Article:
Since I know nothing about golf in Portugal, or anywhere else for that matter, I’ve invited professional golf journalist, Andy Waple, to share his insights into the golfing scene in Portugal over a series of articles.
This one is designed to give you an overview of Portugal as a golfing destination and will be followed by more in depth articles about each specific region – I’ll link to them from here as and when they are published.
Over to Andy…
The Portuguese claim their country is the most sought-after golfing destination in the world and it’s hard to doubt them.
With figures to back up the proud boast and year-on-year increases in the number of tourists flocking to their fairways, all is rosy in a nation that has fewer than 90 courses yet host 1.8 million rounds between them each year.
Anyone who has played golf in Portugal will attest that it is addictive – as soon as you get home you will be planning your next visit.
What makes Portugal golf holidays so appealing?
The country has just about everything you could wish for from a golfer’s perspective – a good number of quality courses in great locations offering something for everybody, from beginners and families to couples and groups.
In many cases, courses are clustered with easy reach of each other, allowing players the opportunity to play a different one almost every day during the course of a holiday.
How did golf in Portugal begin?
The first golf ball was struck in Portugal in 1890 when British port producers formed Oporto Niblicks Club, now known as Oporto Golf Club. However, the sport didn’t become established as a tourist attraction until Sir Henry Cotton set up a course at Penina in the Algarve in 1966.
From then on enthusiasm for playing golf in Portugal has shown no sign of slowing, and clubs and courses are now established all over the country.
Where to find the best golf courses in Portugal
Portugal’s undeniable golfing hotspot is the Algarve with its glorious 150 kilometres of sunny coastline. The region attracts the vast majority of golf tourists and with more than 40 courses it is not hard to see why.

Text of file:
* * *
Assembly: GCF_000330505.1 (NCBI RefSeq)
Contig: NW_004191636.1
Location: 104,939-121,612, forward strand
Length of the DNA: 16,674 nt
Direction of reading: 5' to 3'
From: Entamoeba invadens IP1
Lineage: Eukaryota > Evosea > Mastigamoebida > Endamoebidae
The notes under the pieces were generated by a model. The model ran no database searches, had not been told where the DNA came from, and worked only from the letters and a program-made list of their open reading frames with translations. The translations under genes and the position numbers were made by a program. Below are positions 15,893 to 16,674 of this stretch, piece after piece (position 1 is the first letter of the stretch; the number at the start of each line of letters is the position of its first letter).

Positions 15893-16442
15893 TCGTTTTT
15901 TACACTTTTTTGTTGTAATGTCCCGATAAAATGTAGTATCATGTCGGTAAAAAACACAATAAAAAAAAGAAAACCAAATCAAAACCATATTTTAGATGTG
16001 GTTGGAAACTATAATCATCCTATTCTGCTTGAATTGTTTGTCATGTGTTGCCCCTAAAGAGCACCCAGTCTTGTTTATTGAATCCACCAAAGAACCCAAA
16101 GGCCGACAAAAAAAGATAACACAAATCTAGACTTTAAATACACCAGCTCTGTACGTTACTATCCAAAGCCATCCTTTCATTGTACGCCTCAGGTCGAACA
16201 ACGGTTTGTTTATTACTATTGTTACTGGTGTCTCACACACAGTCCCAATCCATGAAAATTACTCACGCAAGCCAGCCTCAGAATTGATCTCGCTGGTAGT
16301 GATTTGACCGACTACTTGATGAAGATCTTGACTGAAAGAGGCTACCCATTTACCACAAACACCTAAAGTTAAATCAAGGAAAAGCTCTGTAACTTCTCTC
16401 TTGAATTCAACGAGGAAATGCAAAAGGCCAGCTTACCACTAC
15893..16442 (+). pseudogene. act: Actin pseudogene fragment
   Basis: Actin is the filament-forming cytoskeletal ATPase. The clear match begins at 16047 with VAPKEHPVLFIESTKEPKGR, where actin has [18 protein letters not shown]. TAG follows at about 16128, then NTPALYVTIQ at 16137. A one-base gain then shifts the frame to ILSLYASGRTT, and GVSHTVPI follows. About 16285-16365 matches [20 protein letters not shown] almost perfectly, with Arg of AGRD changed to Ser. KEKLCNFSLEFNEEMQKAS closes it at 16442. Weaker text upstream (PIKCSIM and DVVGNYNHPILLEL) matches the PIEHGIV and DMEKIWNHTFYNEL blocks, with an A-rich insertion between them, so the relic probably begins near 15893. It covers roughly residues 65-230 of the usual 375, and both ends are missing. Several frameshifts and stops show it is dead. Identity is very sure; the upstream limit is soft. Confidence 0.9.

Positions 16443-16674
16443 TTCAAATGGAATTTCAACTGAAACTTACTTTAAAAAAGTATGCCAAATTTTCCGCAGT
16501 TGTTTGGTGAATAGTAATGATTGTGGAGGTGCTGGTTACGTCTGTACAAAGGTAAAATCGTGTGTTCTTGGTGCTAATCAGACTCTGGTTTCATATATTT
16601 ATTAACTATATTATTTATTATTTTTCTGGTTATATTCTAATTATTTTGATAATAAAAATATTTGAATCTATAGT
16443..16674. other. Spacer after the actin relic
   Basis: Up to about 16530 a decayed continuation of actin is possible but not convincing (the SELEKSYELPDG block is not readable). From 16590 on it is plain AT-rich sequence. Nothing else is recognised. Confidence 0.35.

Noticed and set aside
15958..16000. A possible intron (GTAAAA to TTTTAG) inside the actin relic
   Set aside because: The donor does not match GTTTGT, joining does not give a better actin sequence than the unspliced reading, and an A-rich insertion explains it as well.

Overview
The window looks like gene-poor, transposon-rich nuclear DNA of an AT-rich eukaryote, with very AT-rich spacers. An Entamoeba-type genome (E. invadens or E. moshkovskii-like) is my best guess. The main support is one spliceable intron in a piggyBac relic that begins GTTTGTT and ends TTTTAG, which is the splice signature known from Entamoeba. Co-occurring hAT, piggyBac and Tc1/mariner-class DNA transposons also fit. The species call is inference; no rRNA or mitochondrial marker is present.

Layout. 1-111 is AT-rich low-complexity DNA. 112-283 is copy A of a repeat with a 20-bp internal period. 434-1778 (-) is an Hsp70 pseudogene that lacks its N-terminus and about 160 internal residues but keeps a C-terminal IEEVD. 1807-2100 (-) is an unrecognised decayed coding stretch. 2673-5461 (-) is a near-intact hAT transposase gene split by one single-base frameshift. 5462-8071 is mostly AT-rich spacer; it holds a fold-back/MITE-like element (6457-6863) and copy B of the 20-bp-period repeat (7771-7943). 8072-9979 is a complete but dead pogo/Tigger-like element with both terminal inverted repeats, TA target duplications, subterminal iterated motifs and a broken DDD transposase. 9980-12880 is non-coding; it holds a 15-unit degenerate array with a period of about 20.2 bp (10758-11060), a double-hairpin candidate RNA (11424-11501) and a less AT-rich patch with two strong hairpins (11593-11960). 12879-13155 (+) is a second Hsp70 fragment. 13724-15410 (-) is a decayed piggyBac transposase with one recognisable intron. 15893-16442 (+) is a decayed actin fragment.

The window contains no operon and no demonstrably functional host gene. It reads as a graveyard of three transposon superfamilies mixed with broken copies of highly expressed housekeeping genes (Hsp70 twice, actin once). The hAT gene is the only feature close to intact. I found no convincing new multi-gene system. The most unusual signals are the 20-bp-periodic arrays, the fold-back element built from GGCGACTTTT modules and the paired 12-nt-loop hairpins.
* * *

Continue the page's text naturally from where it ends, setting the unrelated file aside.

Algarve golf is a joy; there are courses to suit all abilities and prices to match all aspirations and pockets. Off course attractions are many, varied and the weather is the best the country can offer.
While the Algarve enjoys great weather and clusters of courses there is much more of Portugal to explore and there is no reason why golfers cannot indulge their passion for the game while taking in the country’s culture and cuisine in other areas.
The capital, Lisbon, has a well-developed and varied golfing scene with a large number of courses to explore from those overlooking the rolling Atlantic to others amid the peace and calm of the stunning Sintra mountains or the northern Alentejo.
Silver Coast golf
The Silver Coast, situated about one hour’s drive north of Lisbon, has been hitting the golfing headlines since the opening of the formidable West Cliffs course at the famous Praia D’El Rey resort.
Its addition adds to a fine cluster of demanding courses in the area adding to its appeal as a base for a one week golfing holiday.
Golf in Northern Portugal
Further north, Porto and the North region offer a totally different golfing experience. You’ll find golf courses dotted along the coast to the north and south of Porto as well as further inland, amid a greener, rural landscape speckled with ancient farm buildings and manor houses.
Of course this region is also the home of Portugal’s finest wines; the Douro Valley has built on its reputation of being a port wine producing region into the one that makes some of the world’s finest red table wines.
Golf in Madeira and the Azores
Finally, for a total contrast you can head to the volcanic semi-tropical splendour of the Portuguese islands.
Madeira and Porto Santo are the most popular golfing destinations, while the wild ruggedness of the Azores is a paradise for outdoor enthusiasts.
Pin for later!
Golf travel journalist Andy Waple struck his first ball in Portugal in the early 1980s at Quinta do Lago and was immediately hooked. He has since travelled the world playing and reviewing some of the finest and far-flung courses and resorts and as a long standing member of the International Golf Travel Writers Association, his work has appeared in many UK based publications. Andy visits Portugal regularly to enjoy the country’s golf, culture and cuisine.
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